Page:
MultiChoice’s DStv Premium product faces a massive threat as many of its international providers are closing their content distribution pipelines and moving their movies and shows to their own streaming services.
This is according to South African broadcasting analyst Thinus Ferreira, who recently spoke to MyBroadband about the future of the top-end package.
Ferreira warned that many major content providers could give DStv the boot in the coming years when their respective content deals with MultiChoice expire.
“WarnerMedia, Disney, Discovery, ViacomCBS, NBCUniversal, and British content funnels are in the process of being taken away from DStv subscribers,” Ferreira said.
BBC and ITV recently launched their BritBox streaming service in South Africa, featuring some of the content no longer available on DStv, after it cut certain channels provided by the popular UK broadcasters.
Disney+ is also set to launch in South Africa next year, which should see DStv lose access to premium Disney content, including movies and shows from the Marvel and Star Wars franchises, as well as its National Geographic documentaries and shows.
It remains to be seen whether WarnerMedia plans to roll out HBO Max in South Africa.
Such a move would not only be devastating to DStv Premium, but also its streaming service Showmax, which leverages its HBO offering as a big selling point.
Even with this content, the company has been bleeding DStv Premium subscribers in the last few years.
This has been driven by the migration of subscribers to cheaper on-demand video streaming services enabled by greater broadband connectivity.
Ferreira told MyBroadband MultiChoice had lost sight of basic tenets of consumer psychology and was experiencing an identity crisis amidst the video streaming wars.
“Consumers don’t mind paying a lot for something expensive. However, whether you’re rich, middle-class, or poor, nobody wants to waste money or feel as if they’ve been taken advantage of,” he explained.
The problem is that MultiChoice keeps diluting its DStv Premium offering and is not doing enough to bolster or even maintain the value offered, Ferreira stated.
In recent years, the company has dropped several of its more popular international channels and appears to be prioritising local content.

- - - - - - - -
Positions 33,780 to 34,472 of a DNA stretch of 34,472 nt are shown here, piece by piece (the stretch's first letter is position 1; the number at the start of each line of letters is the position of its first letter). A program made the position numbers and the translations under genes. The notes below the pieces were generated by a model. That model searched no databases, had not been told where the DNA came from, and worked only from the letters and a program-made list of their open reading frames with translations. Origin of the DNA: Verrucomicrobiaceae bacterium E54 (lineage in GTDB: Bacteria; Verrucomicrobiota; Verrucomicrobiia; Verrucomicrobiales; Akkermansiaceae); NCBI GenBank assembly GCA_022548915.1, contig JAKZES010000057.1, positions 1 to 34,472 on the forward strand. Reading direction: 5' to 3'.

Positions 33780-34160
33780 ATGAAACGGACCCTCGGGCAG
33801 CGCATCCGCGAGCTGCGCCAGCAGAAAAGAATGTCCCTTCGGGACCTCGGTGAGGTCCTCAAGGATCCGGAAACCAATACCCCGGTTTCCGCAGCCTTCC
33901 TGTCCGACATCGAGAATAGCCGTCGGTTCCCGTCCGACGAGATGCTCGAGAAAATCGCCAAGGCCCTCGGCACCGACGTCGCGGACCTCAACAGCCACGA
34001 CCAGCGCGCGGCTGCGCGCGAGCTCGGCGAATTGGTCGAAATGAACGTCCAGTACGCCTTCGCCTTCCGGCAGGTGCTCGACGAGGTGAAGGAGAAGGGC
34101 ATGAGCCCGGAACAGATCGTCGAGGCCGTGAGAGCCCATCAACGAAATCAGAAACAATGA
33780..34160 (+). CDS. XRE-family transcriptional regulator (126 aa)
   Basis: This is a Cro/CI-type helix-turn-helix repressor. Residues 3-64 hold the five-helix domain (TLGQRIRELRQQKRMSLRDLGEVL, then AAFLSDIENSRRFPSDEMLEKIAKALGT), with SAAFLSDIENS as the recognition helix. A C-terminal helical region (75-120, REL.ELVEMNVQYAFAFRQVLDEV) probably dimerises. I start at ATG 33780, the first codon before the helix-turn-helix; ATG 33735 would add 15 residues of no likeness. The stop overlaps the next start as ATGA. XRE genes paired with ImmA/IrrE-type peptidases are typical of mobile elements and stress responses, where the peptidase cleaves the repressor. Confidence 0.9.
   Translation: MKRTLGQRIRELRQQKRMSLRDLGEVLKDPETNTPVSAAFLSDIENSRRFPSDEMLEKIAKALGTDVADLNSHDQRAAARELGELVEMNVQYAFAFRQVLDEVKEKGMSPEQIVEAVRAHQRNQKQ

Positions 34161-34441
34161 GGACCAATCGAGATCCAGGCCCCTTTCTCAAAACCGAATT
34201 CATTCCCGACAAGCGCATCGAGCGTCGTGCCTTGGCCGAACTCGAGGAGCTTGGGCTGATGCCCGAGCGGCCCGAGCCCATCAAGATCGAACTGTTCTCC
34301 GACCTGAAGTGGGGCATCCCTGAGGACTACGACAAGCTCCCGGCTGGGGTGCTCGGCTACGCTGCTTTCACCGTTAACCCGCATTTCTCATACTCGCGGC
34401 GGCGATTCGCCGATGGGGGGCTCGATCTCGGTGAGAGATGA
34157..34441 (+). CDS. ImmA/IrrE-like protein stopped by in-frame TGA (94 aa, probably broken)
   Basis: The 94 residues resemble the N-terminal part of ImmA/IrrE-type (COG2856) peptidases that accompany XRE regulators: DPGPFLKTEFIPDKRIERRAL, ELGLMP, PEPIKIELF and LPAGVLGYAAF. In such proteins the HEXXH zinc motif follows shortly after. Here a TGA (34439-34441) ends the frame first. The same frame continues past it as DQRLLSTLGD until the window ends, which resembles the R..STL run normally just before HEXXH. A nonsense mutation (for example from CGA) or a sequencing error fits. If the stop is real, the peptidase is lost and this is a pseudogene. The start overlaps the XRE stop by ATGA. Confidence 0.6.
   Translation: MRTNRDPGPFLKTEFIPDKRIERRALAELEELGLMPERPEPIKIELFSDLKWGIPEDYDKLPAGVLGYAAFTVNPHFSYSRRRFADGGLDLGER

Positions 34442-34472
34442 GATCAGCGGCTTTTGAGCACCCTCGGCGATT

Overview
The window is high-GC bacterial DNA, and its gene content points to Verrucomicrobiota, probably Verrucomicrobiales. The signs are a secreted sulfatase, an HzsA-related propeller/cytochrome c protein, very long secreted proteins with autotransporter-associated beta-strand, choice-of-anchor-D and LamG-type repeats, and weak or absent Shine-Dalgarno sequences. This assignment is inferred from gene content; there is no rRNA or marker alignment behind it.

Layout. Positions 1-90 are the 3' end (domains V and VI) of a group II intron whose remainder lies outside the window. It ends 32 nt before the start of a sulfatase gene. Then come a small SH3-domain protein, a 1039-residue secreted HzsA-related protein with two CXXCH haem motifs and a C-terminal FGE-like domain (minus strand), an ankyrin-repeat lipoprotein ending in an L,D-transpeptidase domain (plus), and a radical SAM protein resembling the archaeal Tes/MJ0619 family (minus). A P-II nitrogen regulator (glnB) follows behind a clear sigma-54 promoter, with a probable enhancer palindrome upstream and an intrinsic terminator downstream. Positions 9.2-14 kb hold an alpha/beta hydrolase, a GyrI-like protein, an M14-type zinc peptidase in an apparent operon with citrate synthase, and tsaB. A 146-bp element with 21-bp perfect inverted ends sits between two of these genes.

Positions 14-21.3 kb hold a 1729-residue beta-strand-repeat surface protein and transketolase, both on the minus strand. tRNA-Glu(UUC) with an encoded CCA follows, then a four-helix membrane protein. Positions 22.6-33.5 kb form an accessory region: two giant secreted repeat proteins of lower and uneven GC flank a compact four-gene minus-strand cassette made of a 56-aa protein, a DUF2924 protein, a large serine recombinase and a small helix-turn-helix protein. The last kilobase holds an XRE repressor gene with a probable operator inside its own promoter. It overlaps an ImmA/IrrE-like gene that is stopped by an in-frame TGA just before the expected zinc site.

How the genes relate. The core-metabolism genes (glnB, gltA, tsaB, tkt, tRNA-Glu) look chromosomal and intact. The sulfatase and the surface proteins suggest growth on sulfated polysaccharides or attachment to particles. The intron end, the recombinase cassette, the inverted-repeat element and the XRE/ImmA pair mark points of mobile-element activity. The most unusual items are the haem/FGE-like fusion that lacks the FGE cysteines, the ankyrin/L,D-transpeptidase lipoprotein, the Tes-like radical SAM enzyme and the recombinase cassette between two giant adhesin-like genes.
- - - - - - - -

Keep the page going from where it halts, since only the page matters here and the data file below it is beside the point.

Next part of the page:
However, Ferreira said its so-called “hyper-local” focus and emphasis on mid-market customers felt like “a bit of a cop-out”.
“It’s what MultiChoice should be doing anyway,” Ferreira said.
“It’s as if MultiChoice is saying it’s too difficult or too challenging to successfully run or build out a first-class section, where you can earn a higher ARPU [average revenue per user] that make your investors’ smile, creates aspiration and upgrade incentives for customers, and brings a level of prestige to your brand.”
While MultiChoice has said it aims to become a super-aggregator that offers a one-stop shop for streaming and broadcasting services, Ferreira said the company’s approach has been languid compared to the UK’s Sky and US’s Comcast.
MultiChoice has still not launched its planned DStv Streama streaming box, which was announced a year ago, while its Explora Ultra currently only features a handful of streaming services.
“Besides Netflix and Amazon Prime Video, MultiChoice failed so far to add any other global streamers into its third party streaming app environment while Sky and others constantly expand their value-added services to their premium customers to prevent subscriber churn,” Ferreira said.
Ferreira believes DStv should consider an alternative model which comprises a must-take, basic standard tier or block of channels, to which customers can build, add, change and customise their own content experience.
“For instance, this month as a DStv subscriber, you want to subscribe to two blocks of sport each with their handful of channels, an additional block of premium entertainment channels, and a block of Afrikaans content,” he explained.
“Next month, you just want one block of sports without football since there’s no football on, an add-on of movie channels, and because it’s a school holiday, Netflix and Disney+.”
Ferreira recently reported that the broadcaster was testing a model which uses exactly this approach, dubbed DStv Flex.
“The idea of DStv Flex seems like a fairer approach for the new streaming and skinny bundle age,” Ferreira said.
“You’re still not getting to choose your channels, but instead of big packages, you get to compile smaller sets of channels to create your own content and viewing experience from month to month.”